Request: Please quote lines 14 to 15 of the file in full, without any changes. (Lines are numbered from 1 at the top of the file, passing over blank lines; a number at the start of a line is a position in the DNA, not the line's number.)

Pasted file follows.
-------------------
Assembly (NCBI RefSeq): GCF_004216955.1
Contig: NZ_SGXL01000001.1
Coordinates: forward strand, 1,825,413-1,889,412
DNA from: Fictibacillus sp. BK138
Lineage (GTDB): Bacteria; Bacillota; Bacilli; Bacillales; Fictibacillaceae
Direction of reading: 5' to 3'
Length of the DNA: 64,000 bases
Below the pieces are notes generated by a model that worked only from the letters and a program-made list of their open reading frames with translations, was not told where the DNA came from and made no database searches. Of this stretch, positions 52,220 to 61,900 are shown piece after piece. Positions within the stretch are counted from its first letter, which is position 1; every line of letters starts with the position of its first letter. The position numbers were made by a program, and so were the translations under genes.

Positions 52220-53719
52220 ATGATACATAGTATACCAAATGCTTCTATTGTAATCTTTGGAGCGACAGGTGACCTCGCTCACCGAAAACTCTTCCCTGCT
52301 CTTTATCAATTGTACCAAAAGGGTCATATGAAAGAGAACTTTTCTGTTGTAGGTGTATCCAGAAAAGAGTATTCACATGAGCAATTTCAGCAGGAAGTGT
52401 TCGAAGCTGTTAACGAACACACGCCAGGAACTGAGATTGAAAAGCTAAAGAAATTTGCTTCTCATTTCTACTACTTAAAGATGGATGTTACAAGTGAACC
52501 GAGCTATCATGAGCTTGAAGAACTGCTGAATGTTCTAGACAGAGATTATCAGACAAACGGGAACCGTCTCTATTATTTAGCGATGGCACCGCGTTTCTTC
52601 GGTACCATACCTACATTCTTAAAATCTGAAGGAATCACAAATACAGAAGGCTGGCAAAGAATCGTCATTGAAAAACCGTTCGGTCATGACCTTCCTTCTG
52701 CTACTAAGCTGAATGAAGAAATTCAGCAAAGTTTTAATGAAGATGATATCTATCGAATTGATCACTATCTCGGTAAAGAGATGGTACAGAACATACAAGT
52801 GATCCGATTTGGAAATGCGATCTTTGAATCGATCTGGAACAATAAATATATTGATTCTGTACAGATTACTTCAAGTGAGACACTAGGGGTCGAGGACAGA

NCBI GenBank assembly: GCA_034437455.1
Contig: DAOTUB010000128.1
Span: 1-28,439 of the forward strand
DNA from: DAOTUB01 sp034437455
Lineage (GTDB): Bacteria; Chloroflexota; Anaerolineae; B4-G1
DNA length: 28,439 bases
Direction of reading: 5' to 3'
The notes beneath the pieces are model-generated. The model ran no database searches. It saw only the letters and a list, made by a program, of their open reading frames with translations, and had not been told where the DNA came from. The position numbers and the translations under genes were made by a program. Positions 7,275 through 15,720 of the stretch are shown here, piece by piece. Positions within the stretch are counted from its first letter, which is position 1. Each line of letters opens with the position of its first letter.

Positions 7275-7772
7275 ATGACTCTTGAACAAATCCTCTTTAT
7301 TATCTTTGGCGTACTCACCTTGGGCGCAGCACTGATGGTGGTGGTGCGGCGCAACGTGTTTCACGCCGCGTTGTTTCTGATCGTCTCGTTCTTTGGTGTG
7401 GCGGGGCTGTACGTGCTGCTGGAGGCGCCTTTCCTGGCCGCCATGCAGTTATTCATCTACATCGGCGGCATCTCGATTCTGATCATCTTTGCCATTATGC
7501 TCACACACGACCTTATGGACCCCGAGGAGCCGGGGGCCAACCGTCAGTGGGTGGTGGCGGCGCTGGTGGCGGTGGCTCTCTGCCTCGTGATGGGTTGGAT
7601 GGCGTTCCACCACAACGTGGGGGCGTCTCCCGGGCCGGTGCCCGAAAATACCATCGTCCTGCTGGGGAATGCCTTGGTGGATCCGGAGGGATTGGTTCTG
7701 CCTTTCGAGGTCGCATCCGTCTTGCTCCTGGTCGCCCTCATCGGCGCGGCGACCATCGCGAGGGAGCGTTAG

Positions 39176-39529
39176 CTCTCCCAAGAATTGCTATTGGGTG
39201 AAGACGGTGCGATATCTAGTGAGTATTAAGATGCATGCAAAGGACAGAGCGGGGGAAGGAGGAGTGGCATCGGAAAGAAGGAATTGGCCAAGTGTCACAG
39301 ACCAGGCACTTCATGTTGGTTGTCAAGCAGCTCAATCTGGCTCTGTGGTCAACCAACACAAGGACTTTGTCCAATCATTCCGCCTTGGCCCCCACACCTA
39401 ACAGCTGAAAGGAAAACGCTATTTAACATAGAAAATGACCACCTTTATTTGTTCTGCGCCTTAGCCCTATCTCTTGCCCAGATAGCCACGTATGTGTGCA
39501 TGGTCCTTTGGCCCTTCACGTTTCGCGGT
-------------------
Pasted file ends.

52601 GGTACCATACCTACATTCTTAAAATCTGAAGGAATCACAAATACAGAAGGCTGGCAAAGAATCGTCATTGAAAAACCGTTCGGTCATGACCTTCCTTCTG
52701 CTACTAAGCTGAATGAAGAAATTCAGCAAAGTTTTAATGAAGATGATATCTATCGAATTGATCACTATCTCGGTAAAGAGATGGTACAGAACATACAAGT